5 Challenges for Emerging Healthcare Tech and Tech-Enabled Services Companies

For young companies, navigating the healthcare industry and scaling their business presents a unique set of challenges.

Despite these challenges, we believe there are some large opportunities in the space. That’s why we’re excited about it at Capstreet, and why we’re always looking for healthcare companies to add to our portfolio.

The most common challenges we’ve seen in discussions with these companies:

  • Demonstrating ROI. It’s difficult to demonstrate ROI to providers or payers. This challenge is especially tough for businesses still in the scaling phase. Providers and payers need case studies showing successful large-scale implementations to prove ROI. But proving ROI is a pronounced challenge because of the many variables involved. Definitions of “return” in healthcare differ from those in other industries because there’s a focus on both the quality and cost of care. This challenge is part of what lengthens and complicates the sales cycle.
  • Hardening tech and processes. Given recent major security incidents, the healthcare community is extremely sensitive to security vulnerabilities in vendor products and processes. Companies need to invest in SOC2 compliance and certification (which isn’t cheap) and can expect detailed diligence evaluations from provider/payer IT organizations during the sales process
  • Lengthy sales cycles. When selling to mid/large providers/payers, you can expect lengthy sales cycles. The sales process involves multiple trials and touchpoints with a raft of decision-makers, influencers, and committees. Even if you’re selling into small provider groups, the process can become lengthy as all the partners need to get on board to close the deal.
  • Talent acquisition. The competition for talent is fierce. This pivotal issue is not unique to healthcare and technology, but it’s especially acute in this industry, particularly given the post-Covid talent drain.
  • EHR domination. A few major EHR players like Cerner and Epic dominate the space, particularly in acute care settings. If you can’t integrate well with these systems, or add value around them, your chances of growing in the acute care sector are slim. These major players can be powerful influencers if they see you adding value to their solutions, but it’s a double-edged sword given the market’s consolidation.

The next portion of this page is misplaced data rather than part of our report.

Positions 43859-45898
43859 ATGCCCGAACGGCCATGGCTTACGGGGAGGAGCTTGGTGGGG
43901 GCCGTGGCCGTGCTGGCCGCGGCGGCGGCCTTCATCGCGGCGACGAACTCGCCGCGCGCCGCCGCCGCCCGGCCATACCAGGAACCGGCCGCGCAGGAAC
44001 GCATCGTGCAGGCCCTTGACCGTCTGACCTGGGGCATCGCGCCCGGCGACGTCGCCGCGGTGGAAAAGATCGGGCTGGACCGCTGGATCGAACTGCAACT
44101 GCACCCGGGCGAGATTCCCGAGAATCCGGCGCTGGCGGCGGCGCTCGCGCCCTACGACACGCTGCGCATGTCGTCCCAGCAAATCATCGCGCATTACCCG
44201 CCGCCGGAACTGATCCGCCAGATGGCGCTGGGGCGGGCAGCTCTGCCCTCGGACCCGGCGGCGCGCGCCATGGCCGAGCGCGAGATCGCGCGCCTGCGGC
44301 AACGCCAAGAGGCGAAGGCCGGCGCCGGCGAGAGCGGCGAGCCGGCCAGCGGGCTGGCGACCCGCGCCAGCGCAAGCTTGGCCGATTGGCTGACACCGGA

Some of these challenges are inherent to the healthcare industry, and while we at Capstreet can’t eliminate them, we can help businesses navigate or mitigate them using specific strategies.

Our team at Capstreet has experience in helping healthcare technology and services businesses scale, by employing nuanced go-to-market and platform building approaches.

We’ve observed that many good products can scale to around $5 million in ARR on their own. However, to move beyond that stage, companies typically require the kind of strategic investment and experience that we offer. Scaling from $5 million to $50 million or beyond often necessitates a higher level of investment and specialized knowledge.

Our approach is two-fold: first, we scale the reach of the businesses by employing dedicated go-to-market and sales strategies to target a wider set of their addressable customer base.

Second, we expand their product and service offerings, providing a more integrated and compelling solution set to each customer. This dual approach allows us to help make these companies more versatile and better equipped to meet the complex demands of the healthcare industry.

Two of our portfolio companies serve as ideal examples.

symplr (a past portfolio company) was a relatively small business focused on credentialing vendors entering acute care facilities when we invested in it. In partnership with the management team, we transformed it into a healthcare operations platform serving hospitals in critical areas, like vendor and provider credentialing, payer enrollment, nurse scheduling, quality management, and more. This shift allowed for rapid scaling and considerable success.